While many trusts are required to file an income tax return each year, not all trusts are required to do so. One type of trust that has become more common in recent years is the Intentionally Defective Grantor Trusts (“IDGT”). These trusts are treated as “grantor trusts” for federal income tax purposes under the federal tax code and their assets are usually held and invested under the grantor’s social security number, and the trust’s income is picked up directly by the grantor on their individual tax return. The remainder of this article will focus on the use of this type of grantor trust and present a general overview of some of the opportunities and risks involved in using them. As always, please consult with a tax professional to discuss your specific situation before undertaking this type of planning.
Income Tax Consequences and Benefits of a Grantor Trust
Like most irrevocable trusts, the IDGT is created by the grantor by making an irrevocable gift to the trust for the benefit of his/her beneficiaries – typically the grantor’s children and grandchildren. The typical purpose of the trust is to create a vehicle allowing the grantor to preserve the wealth he/she has accumulated in a trust that provides assets protection for their beneficiaries, minimizes the ultimate tax burden to the beneficiaries, and keeps the assets out of the grantor’s taxable estate at death.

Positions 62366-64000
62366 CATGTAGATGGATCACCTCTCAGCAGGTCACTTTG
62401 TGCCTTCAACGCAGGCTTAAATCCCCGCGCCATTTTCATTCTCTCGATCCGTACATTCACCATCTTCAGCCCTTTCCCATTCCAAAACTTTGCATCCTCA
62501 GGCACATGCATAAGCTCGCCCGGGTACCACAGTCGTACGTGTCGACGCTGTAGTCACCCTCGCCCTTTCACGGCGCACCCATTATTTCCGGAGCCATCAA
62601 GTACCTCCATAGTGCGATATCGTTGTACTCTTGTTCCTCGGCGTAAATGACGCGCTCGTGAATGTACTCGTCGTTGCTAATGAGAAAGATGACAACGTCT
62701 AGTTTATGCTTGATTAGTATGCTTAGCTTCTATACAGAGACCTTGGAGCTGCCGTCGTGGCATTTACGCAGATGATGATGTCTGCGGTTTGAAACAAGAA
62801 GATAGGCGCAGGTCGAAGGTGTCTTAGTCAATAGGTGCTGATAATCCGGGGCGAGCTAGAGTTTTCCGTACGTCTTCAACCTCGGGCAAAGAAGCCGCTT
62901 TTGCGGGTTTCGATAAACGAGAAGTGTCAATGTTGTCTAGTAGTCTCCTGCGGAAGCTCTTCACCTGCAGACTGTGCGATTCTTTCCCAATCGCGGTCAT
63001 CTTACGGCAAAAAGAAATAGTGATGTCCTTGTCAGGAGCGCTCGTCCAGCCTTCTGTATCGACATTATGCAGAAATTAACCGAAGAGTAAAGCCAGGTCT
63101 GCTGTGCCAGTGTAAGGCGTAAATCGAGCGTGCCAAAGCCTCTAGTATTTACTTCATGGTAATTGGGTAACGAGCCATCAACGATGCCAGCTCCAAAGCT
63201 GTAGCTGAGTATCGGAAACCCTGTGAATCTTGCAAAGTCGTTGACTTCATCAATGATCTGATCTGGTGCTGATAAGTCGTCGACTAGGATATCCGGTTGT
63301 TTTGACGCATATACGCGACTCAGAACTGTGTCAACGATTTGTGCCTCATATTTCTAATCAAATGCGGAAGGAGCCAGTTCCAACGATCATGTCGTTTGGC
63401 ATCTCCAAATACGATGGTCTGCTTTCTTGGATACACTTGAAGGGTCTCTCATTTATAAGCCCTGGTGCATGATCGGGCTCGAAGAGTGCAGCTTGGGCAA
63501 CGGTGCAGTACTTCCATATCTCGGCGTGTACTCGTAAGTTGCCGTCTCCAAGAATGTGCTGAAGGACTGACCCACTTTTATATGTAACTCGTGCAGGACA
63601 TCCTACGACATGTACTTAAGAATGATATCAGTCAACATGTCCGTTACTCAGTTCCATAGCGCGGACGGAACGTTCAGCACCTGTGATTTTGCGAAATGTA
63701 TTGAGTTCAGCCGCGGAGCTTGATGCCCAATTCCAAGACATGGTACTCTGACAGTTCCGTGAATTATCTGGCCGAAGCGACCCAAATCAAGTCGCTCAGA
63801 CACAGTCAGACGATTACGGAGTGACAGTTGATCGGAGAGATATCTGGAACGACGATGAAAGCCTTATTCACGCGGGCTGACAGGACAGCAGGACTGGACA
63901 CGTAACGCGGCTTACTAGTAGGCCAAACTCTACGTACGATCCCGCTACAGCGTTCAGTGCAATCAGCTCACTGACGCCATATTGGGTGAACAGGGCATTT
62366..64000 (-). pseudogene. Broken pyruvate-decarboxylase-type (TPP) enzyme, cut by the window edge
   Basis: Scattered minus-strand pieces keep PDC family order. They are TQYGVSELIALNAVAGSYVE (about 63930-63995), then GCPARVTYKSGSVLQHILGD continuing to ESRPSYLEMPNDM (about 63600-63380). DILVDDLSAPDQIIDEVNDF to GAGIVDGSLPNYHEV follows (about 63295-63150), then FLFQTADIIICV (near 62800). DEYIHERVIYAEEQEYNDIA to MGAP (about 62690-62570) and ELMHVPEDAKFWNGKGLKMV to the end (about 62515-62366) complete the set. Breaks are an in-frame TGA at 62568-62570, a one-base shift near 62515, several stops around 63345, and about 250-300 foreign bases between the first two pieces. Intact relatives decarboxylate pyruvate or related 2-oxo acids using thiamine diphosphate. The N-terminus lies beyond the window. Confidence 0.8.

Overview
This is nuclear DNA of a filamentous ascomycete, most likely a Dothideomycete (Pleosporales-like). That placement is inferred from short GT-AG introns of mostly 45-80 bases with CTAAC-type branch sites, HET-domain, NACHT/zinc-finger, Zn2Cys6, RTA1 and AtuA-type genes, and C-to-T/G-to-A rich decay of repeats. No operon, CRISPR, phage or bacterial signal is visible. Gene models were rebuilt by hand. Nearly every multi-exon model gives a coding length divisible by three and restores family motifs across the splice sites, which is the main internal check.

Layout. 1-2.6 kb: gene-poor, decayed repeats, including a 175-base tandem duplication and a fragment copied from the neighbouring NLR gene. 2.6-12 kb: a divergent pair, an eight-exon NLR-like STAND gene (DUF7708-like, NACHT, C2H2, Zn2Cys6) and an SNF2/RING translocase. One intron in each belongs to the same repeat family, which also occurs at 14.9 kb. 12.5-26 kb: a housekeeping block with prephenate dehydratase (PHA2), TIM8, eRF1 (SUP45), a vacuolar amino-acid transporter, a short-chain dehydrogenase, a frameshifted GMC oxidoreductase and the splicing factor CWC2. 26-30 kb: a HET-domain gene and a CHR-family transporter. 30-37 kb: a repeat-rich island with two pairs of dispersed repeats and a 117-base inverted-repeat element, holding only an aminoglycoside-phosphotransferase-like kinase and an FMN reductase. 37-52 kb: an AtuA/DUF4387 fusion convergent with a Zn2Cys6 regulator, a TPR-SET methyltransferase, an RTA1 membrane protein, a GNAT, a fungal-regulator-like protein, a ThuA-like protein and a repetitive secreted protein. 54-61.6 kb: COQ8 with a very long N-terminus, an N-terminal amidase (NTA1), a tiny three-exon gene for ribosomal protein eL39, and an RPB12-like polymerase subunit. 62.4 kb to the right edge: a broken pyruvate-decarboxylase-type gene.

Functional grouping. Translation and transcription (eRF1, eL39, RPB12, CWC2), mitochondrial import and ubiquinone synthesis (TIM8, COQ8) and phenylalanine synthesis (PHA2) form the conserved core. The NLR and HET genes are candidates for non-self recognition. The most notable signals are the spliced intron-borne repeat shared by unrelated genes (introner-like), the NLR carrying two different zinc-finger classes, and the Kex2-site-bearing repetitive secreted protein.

When a trust qualifies as a grantor trust for income tax purposes, due to certain powers the grantor has under the terms of the trust (“grantor powers”), the grantor is treated for federal income tax purposes as the owner of the trust and the assets held within the trust. Thus, the trust’s income is taxed to the grantor as if he or she received the trust income directly. The benefit of this treatment is that the trust assets can continue to grow without the burden of paying income tax out of the trust’s assets. Since the tax on the trust income is required to be paid by the grantor, this amounts to an additional transfer of wealth to the trust that is not subject to gift tax – basically a tax-free gift. Because the trust is receiving the income (not the grantor) and the grantor is paying the tax, it is critical that the grantor has the necessary means from sources other than the trust to pay the tax generated by the trust income.